Abigail and Jeremy got divorced about 10 years ago. Abigail did not want to see a lawyer, worried that it might turn ugly. So she talked to Jeremy, who agreed that it was a good idea to not use lawyers. He said not to worry, he would take care of her. She said she wasn’t looking for a free ride—she could take care of herself. But, Jeremy insisted, he would help her out, then or whenever she needed money. It was the least he could do for her, since she was not taking 50 percent of his income and property.
So, Jeremy gave her $10,000 before they got divorced, because Abigail said that would be all she would need to finish getting her master’s degree and start teaching. And that was it. For the next 10 years after getting her degree, Abigail worked as a teacher. She liked her job and the people she worked with. Unfortunately, a tornado wiped out the entire school and half the town. Many teachers got laid off. Abigail spent a month visiting family and friends, but then had to find a new job.
She decided to change careers. To do so, she needed to go back to school for two years. Her tuition and living expenses would cost her $25,000. She called Jeremy. She and Jeremy had remained friendly over the years.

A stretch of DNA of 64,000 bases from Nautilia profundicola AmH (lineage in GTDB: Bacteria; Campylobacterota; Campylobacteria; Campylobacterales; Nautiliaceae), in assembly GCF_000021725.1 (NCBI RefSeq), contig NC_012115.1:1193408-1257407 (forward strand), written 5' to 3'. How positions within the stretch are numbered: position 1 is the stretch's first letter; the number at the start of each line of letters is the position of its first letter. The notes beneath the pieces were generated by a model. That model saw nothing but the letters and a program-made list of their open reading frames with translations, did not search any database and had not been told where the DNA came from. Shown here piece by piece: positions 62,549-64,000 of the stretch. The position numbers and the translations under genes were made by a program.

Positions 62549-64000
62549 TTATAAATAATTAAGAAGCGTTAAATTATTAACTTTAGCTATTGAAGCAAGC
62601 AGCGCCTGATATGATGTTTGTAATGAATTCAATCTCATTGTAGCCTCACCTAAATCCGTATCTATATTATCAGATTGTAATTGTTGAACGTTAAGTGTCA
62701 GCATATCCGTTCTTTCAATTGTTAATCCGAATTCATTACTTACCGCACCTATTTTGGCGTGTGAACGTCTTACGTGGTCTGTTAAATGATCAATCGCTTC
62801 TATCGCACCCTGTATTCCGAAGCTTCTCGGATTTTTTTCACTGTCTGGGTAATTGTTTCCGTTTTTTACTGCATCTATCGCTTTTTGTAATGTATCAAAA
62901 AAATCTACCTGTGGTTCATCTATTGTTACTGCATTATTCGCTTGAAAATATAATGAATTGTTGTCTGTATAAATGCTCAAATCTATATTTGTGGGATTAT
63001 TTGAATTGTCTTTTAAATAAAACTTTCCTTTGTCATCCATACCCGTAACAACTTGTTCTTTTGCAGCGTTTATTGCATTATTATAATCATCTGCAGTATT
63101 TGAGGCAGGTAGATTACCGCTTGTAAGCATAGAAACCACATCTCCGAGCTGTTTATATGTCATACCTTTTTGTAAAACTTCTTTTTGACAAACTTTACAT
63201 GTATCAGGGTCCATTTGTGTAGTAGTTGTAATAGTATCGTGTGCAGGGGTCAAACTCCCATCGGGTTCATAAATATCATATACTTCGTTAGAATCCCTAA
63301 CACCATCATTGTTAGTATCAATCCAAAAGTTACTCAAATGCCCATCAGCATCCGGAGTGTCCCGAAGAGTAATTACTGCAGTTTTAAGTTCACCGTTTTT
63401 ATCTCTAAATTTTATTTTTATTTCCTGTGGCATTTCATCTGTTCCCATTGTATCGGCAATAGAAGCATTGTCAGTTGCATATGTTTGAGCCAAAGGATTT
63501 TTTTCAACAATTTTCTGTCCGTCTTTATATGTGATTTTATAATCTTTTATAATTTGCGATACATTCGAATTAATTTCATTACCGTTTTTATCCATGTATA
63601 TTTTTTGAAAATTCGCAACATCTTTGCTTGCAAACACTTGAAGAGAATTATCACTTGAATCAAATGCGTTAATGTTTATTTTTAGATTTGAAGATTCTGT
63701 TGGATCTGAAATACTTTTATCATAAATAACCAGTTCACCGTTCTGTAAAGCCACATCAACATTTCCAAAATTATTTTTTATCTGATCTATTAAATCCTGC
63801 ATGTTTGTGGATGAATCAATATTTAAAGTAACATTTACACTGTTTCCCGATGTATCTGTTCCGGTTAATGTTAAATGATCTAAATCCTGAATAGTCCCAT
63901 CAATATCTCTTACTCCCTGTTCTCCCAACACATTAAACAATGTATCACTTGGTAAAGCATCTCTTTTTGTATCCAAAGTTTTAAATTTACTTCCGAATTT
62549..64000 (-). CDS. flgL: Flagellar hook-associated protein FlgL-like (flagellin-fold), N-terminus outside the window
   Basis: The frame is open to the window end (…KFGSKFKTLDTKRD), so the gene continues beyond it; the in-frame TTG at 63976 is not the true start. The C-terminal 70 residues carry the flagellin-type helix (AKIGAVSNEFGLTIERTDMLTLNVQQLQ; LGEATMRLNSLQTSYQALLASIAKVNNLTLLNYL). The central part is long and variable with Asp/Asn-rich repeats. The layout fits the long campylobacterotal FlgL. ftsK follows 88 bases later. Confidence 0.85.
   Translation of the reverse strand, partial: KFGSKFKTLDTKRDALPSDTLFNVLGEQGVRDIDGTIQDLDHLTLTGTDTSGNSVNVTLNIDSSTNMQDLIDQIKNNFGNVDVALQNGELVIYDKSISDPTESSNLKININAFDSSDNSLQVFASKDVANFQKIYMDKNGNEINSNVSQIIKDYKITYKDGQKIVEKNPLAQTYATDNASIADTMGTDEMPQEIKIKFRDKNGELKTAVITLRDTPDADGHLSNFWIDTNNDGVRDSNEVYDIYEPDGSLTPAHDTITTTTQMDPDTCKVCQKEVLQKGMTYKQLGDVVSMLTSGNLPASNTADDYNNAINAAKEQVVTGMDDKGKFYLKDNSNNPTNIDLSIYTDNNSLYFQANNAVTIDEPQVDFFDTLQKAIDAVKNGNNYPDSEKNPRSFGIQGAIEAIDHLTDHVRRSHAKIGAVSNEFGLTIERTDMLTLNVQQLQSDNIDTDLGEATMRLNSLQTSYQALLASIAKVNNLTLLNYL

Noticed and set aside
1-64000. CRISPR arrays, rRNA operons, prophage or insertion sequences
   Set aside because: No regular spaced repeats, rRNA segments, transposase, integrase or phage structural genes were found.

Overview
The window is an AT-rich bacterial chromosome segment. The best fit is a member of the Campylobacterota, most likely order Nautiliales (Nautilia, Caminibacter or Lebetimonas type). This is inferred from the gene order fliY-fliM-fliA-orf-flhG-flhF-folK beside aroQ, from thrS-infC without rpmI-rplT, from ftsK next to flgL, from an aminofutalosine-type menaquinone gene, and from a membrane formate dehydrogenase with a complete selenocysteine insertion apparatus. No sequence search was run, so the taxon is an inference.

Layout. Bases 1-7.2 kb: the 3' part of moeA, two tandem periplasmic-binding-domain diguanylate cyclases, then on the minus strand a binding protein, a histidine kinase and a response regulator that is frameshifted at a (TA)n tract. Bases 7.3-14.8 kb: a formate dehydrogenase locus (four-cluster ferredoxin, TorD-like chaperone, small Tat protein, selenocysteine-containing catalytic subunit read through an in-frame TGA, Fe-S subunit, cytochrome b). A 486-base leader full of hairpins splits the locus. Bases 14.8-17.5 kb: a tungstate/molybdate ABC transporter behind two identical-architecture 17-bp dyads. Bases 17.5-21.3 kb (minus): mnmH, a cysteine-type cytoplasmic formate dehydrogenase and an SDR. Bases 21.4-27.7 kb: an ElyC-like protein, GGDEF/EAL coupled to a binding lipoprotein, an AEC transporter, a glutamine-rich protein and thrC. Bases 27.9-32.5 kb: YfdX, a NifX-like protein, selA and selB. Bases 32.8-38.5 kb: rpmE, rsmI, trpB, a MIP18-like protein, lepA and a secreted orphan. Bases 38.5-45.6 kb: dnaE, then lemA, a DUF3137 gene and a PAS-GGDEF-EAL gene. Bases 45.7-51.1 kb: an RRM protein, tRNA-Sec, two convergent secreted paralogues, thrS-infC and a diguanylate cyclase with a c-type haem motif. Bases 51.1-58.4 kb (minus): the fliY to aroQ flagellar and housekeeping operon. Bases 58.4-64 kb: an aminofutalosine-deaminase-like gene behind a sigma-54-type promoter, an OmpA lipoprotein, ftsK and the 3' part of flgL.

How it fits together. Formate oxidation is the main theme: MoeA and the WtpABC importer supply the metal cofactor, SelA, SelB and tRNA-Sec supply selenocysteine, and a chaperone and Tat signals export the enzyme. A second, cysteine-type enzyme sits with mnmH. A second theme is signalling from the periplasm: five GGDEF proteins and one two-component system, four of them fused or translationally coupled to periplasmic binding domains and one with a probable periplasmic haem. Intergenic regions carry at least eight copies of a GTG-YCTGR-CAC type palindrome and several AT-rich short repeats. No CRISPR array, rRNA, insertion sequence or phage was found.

“Jeremy, I need a big favor,” she said over the phone.
“Sure, Abi, you name it,” Jeremy replied agreeably. Jeremy had a great job and a good life. She told him that she had been laid off, and she needed $25,000 for a degree and a new career. The friendliness left Jeremy’s voice. She reminded him of his promise ten years ago to help her out whenever she needed it.
“Yeah, Abi, but that was ten years ago. That’s history now, right? Have you tried your local bank?”